How to Begin
Students as young as high school age can begin thinking about the college courses that they would like to take. Perusing a course catalog to get a feel for the various major and minor requirements will help students understand how much space they need to leave in their schedules for these required courses. The course catalog will provide a comprehensive list of all of the classes offered by a university, as well as the ins and outs of the various programs, their required courses, and the prerequisites for these courses.
During the freshman year, it can be incredibly helpful to speak to an academic adviser, who can provide advice on choosing college courses early in an academic career. Advisers generally have a good sense of which intro-level classes are required for certain majors, which popular classes tend to fill up, and when general education requirements should be completed. If a student already knows his or her major or intended pathway, consulting a special program adviser–such as a pre-medical or pre-law adviser–can also be of benefit. Other students–especially upperclassmen–are also great resources for advice, as they will have sat through many of the same lectures and seminars and can provide honest, accurate advice.
Starting as an Undecided Major
The majority of college freshmen begin their education as undecided majors. Without a clear curriculum in place, it can be difficult to navigate the maze of available college courses. However, a general tip for selecting college courses as an undecided major is to begin by taking basic college courses to fulfill general education requirements. Not only will this get students chipping away at required courses for graduation, but it will also expose them to a broad range of interesting subjects, one of which might become their major course of study.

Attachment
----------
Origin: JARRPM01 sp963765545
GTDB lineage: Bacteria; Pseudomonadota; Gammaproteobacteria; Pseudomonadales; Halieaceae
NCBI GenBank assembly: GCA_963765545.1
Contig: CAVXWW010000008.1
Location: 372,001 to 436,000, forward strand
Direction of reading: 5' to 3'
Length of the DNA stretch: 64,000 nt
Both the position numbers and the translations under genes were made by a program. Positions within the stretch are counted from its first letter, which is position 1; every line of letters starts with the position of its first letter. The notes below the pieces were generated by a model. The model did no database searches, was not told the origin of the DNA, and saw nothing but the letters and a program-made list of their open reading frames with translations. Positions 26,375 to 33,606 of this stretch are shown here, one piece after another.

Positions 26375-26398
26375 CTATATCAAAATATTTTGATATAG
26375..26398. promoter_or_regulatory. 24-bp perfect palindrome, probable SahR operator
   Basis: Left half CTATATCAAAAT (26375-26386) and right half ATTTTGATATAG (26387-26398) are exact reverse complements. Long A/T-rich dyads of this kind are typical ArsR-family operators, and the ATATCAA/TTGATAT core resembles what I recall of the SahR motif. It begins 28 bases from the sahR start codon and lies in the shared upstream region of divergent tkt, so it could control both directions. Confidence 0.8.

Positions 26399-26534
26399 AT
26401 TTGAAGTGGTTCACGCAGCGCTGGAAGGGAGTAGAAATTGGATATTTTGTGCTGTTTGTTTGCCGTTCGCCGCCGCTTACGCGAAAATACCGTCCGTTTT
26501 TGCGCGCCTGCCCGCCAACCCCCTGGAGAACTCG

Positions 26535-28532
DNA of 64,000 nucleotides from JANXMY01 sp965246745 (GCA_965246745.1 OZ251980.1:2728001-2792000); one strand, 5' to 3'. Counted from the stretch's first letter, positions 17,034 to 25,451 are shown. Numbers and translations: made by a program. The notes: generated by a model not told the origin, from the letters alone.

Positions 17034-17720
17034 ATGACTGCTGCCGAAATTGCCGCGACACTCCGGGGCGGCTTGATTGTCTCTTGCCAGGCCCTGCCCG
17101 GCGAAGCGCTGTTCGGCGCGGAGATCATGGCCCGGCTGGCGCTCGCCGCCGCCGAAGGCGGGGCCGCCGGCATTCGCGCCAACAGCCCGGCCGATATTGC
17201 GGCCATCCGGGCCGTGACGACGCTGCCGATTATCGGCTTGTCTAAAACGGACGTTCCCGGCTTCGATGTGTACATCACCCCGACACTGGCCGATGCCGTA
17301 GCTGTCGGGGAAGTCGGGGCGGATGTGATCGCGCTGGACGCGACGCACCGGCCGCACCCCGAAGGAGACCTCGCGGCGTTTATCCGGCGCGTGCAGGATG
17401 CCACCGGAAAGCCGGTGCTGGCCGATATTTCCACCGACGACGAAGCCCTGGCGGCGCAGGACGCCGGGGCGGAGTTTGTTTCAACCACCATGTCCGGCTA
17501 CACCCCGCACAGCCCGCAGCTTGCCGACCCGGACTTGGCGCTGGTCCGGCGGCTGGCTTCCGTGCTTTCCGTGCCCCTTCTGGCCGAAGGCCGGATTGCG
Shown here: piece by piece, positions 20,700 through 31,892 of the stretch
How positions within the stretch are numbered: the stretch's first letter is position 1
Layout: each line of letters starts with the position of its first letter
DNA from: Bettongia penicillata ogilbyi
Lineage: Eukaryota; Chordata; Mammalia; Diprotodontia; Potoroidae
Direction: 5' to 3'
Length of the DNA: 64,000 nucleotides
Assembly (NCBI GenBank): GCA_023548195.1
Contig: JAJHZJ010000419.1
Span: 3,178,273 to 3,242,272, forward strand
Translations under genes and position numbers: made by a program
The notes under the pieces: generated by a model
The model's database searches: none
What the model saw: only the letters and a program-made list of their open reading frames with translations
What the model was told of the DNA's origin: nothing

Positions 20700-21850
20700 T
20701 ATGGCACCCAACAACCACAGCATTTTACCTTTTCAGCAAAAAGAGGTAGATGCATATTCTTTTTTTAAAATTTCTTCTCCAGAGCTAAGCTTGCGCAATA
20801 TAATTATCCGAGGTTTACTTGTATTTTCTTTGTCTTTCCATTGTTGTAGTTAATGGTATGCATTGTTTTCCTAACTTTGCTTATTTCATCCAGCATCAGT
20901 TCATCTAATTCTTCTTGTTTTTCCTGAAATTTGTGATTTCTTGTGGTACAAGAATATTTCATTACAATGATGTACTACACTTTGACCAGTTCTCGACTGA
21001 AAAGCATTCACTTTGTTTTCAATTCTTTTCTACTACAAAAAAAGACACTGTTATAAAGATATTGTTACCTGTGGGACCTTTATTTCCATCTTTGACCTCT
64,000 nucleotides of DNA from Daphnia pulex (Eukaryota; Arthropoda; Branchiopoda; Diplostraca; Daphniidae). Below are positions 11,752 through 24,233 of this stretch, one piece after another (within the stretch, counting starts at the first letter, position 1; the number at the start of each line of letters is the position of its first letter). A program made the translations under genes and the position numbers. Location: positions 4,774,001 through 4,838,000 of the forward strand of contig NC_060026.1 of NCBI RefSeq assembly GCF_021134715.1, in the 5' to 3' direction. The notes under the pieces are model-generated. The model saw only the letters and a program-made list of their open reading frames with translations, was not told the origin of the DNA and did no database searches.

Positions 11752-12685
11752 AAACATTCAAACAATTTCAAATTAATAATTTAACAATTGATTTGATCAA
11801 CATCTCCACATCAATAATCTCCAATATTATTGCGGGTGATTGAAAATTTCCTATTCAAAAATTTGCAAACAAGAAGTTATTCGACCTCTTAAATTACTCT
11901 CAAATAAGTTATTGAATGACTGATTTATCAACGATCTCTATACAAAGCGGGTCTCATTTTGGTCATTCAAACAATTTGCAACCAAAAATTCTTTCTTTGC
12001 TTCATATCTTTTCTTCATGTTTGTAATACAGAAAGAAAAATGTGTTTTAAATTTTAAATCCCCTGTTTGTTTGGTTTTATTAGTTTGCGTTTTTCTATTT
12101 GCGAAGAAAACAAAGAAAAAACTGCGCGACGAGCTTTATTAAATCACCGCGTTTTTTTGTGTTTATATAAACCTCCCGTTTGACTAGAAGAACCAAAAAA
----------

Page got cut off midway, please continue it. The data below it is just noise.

Fulfilling general education requirements early in an academic career can also be beneficial because it leaves larger openings in a student’s schedule in later years. Studying abroad, taking more fun classes in unfamiliar subjects, and exploring new intellectual avenues can all be made possible by careful planning to complete required coursework.
Understanding Prerequisites and Course Timing
For most upper-level courses, students are required to take prerequisites and introductory courses beforehand. Many prerequisites begin at the 100-level and include large, lecture-style introductory courses, which are usually full of underclassmen (or the occasional upperclassmen taking an elective). These courses are often offered more than once per year, and they generally have a very large capacity that is designed to help underclassmen begin to build their academic careers.
Once these courses in a major are fulfilled, students usually move up into the 200-level and 300-level courses, many of which will require at least one prerequisite course from a lower level. These classes are often much smaller, have limited capacity, and are only offered at specific times–some only once every two years. Sophomores and juniors should carefully scan the requirements for their majors to see if any of these classes are required; this will help them choose their courses more effectively to leave space for the small, infrequent classes.
Overall, choosing college courses can be made easier by careful planning and consulting the help of advisers to create a workable schedule filled with fun and interesting classes.
Source: author’s own experience